So let’s take a tour of this museum and discover the history of the eastern region of Thailand.

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Ground floor - Art & archaeology of the eastern region

When you enter the main entrance of the Prachinburi National Museum, this is the scene you will encounter; relics dating back to Dvaravati period 7th - 11th century AD in Si Mahosot ancient city. Some of these artefacts are Khmer art in the Bayon style 11th – 12th century.

Displays on the ground floor

Dvaravati is a distinct Buddhist culture developed between the 6th – 9th centuries in central and north-eastern Thailand with the major centre in Lopburi. This culture had a strong influence on temple architecture and religious art in Thailand and the region.

Assortment of relics

The Khmer influence came later in the 11th – 13th centuries with the rise of the Angkor Empire based in Angkor. This empire covered parts of central and north-eastern Thailand. It left its mark in the numerous historical ruins and relics found in these regions.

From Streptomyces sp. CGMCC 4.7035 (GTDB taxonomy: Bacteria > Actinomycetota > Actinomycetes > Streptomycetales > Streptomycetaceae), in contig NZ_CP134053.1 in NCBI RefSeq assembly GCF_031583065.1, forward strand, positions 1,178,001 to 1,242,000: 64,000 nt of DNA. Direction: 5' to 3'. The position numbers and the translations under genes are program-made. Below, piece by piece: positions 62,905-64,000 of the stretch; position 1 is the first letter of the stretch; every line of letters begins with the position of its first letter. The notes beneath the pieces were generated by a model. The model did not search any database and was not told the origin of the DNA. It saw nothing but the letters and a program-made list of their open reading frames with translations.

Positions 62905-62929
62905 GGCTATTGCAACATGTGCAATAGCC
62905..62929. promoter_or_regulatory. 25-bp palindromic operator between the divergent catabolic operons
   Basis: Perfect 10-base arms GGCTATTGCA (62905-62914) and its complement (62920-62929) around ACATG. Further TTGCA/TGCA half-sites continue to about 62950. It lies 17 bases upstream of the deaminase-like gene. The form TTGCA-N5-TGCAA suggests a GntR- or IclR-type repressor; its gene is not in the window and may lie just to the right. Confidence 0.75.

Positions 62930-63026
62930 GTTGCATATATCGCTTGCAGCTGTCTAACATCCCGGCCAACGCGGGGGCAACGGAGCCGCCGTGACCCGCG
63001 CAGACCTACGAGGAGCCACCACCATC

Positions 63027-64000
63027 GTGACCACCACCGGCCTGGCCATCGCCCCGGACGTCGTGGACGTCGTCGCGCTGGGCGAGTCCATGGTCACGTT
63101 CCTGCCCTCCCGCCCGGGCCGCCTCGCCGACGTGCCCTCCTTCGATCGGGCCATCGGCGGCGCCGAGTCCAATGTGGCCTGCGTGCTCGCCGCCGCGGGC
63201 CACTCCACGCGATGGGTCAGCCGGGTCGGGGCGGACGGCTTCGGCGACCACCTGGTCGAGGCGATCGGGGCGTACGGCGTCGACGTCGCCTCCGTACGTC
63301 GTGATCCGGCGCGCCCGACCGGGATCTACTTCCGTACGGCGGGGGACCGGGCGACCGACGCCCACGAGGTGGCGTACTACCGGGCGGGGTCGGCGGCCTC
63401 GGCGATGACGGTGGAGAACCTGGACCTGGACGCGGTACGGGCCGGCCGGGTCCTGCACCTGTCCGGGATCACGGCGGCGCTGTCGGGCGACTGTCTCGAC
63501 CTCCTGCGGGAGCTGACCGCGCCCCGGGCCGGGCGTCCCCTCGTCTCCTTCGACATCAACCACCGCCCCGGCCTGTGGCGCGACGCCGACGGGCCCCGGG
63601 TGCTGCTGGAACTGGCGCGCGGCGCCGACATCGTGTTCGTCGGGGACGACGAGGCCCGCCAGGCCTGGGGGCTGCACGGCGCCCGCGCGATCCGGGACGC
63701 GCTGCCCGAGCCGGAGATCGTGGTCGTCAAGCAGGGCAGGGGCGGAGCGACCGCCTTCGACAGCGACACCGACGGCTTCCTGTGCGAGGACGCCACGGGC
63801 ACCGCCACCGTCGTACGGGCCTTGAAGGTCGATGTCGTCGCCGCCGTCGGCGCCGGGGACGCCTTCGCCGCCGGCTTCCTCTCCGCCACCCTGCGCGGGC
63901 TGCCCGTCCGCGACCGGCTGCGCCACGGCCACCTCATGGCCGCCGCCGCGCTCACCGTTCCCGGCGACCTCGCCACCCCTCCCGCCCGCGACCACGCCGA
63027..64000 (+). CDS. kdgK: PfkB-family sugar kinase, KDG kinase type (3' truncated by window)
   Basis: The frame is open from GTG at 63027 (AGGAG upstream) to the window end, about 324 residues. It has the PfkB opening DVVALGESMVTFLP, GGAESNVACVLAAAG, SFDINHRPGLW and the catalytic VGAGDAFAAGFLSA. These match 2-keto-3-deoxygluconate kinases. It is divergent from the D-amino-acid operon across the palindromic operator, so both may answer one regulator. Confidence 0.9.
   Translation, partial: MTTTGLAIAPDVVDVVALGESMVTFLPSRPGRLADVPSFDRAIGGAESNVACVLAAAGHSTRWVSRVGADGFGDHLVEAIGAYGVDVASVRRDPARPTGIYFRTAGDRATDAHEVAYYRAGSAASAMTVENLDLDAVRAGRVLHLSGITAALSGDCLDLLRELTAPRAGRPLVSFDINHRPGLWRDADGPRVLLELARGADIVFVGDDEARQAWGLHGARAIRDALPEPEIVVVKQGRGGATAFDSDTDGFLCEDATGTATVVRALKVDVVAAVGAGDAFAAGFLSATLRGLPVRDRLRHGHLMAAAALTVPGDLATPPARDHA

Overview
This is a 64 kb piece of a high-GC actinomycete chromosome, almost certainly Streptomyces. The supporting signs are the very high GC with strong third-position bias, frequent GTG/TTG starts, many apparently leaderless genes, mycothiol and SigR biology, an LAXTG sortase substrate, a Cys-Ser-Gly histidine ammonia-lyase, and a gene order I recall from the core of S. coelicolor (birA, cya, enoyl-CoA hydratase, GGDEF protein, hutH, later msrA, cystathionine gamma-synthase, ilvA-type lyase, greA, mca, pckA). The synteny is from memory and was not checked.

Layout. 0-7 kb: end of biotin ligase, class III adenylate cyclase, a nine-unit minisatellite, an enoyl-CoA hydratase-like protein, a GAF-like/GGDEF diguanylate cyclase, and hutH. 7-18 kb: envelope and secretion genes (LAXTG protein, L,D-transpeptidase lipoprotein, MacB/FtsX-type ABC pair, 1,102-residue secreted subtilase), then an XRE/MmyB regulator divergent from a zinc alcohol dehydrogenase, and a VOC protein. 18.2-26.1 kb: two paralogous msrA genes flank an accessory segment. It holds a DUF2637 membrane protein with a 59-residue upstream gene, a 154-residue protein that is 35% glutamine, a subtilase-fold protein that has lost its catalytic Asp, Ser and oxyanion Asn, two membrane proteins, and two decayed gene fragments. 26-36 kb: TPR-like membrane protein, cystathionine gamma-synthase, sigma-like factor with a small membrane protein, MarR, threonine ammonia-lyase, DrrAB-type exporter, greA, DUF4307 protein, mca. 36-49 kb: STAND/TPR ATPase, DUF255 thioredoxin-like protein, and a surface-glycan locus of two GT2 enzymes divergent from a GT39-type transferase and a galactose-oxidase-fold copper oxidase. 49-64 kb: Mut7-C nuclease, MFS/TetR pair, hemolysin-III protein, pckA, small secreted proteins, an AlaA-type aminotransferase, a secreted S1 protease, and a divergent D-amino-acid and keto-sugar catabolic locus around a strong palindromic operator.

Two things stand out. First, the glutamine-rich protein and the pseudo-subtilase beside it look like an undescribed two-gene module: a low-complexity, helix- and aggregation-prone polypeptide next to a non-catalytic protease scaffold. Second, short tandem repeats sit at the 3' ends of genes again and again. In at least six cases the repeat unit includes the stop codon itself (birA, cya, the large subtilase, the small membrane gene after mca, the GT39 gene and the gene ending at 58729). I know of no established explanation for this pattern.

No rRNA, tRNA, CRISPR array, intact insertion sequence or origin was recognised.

Here are some of these displays on the ground floor.

Dhammajak – the wheel of the law, Buddha’s first sermon
to his five chief disciples. Dvaravati art 9th C
Aranyaprathet, Sa Kaew

Buddha – Dvaravati art 7th – 9th C, Si Mahaphot, Prachinburi

These lintels, characteristically Khmer, are ornate stone carvings placed over or by the sides of entrances to Khmer sanctuaries, many of which are in Thailand. Unfortunately some of these lintels that have been left in the open are damaged or missing. Such valuable artefacts are safer in a museum.

Lintels – Khmer art 7th C Prasart Khao Noi, Sa Kaew

There are two types of lintels; functional and decorative. Functional lintels are placed at the upper door frames and embedded in the wall. They take the weight of the building and transfer the stress to the doorjambs (the vertical part of the door frame).

Decorative lintels are merely works of art and are not weight bearing. Here are more of these elaborately carved lintels with flowery designs of images of Hindu deities.

Khmer art 7th C Prasart Khao Noi, Sa Kaew

Khmer art 11th C Prasart Sdok Kok Thom, Ta Phraya, Sa Kaew

A fragment with a scene from Jadok*, Khmer art 11th C
Wat Praniat, Chanthaburi